Friday, 28 January 2011
Student visa consultation: danger upon danger
The Government's present consultation on reforming student visas seems yet another kick in the teeth for hard-pressed universities. They've done much in recent years to bring in all sorts of talent from the 'globalised' world of which the Government - in other contexts - seems so keen. Britain is one of the most popular places in the world to study, a situation that's allowed Higher Education institutions to subsidise home students' fees for years.
Now some of that success is being put at risk.
Some of the measures proposed include:
Students with higher degrees not being allowed to enter the UK to pursue qualifications of the 'same' level;
Higher degree students not being allowed to stay on and apply for work visas; and...
The spouses of higher degree students not being granted work visas.
None of this seems all that sensible. Why on earth can't spouses work? Why can't citizens of other nations come to the UK to gain degrees, perhaps in different subjects, at the level they've already achieved at home? It makes no sense - unless one's aim is to meet ill-advised and hasty immigration cap targets and to play to the populist gallery. It's certainly true that a few students have overstayed their visas and the like - usually when they've been attending 'colleges for the English language' or similar learning centres of questionable repute. But to drag the whole sector into the row seems to be taking a huge steam-hammer to crack a pea. Why not just tighten up on enforcement?
In the meantime, the effect seems to be to stir up ill-feeling with the devolved administrations - in Scotland, for instance - who don't control UK immigration policy; to put off academic talent that might have been considering coming to Britain to work; and to further reduce universities' cost base at a time when they've scratching their heads about the future of just this 'foreign teaching' sector anyway.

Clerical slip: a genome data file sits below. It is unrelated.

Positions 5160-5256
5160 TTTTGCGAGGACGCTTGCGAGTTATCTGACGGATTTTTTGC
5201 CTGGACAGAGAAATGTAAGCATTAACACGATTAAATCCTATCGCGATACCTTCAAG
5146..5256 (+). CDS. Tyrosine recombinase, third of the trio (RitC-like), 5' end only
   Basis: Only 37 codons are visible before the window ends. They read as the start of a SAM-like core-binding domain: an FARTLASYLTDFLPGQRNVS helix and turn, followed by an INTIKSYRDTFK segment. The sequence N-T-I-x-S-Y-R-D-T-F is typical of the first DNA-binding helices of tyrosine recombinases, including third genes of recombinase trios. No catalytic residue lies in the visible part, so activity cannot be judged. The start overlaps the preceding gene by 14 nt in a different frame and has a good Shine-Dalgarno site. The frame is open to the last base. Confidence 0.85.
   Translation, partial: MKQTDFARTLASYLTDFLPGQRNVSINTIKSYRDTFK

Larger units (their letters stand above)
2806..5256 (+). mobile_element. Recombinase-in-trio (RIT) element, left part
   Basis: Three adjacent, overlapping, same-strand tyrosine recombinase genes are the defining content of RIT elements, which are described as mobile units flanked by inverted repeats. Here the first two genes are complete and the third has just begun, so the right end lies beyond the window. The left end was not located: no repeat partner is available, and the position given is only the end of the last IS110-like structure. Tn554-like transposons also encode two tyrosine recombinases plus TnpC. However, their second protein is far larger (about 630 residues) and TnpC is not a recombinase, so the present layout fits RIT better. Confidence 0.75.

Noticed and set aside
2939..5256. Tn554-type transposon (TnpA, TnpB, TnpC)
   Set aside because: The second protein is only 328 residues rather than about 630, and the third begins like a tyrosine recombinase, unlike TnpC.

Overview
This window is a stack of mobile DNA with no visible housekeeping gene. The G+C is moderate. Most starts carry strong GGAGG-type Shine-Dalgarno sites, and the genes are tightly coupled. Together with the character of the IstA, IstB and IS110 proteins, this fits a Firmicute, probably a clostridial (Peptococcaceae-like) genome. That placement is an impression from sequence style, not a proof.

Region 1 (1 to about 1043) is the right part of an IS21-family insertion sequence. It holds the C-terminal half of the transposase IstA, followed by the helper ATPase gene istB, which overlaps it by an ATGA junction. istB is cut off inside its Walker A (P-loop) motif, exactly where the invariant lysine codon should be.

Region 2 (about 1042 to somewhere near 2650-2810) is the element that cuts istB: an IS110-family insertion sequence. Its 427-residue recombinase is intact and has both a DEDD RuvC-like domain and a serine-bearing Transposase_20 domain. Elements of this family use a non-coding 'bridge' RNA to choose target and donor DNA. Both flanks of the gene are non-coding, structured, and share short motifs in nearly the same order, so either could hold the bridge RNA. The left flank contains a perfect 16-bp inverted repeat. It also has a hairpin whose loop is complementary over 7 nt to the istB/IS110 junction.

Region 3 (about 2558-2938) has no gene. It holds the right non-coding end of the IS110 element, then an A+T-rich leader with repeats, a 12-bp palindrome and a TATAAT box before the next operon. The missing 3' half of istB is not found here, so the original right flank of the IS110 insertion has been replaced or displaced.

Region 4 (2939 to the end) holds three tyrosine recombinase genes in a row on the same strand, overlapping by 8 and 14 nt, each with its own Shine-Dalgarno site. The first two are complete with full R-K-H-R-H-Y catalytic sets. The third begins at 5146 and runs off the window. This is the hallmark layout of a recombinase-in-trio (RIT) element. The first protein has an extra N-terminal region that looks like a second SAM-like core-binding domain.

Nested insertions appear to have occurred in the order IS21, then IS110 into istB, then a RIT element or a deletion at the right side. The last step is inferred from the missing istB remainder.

Many of the Scottish, Welsh and Northern Irish universities are among Britain's best; many 'British' Nobel Prize winners originated abroad; a huge slice of HE income now comes from non-EU Masters and PhD students. Crash into all that like a bull in a china shop by all means; but don't then complain that universities won't 'diversify' or 'become entrepreneurial'. Already stories are proliferating of external examiners and visiting academics questioned at customs for hours. It's just not a very good way of doing business for a sector of the economy that can only grow in importance in the years to come.
It's to be hoped that universities and academics - who've been making this case over the past few months - win some concessions. Because if they don't, yet another set of poorly-thought-out regulations will become official policy.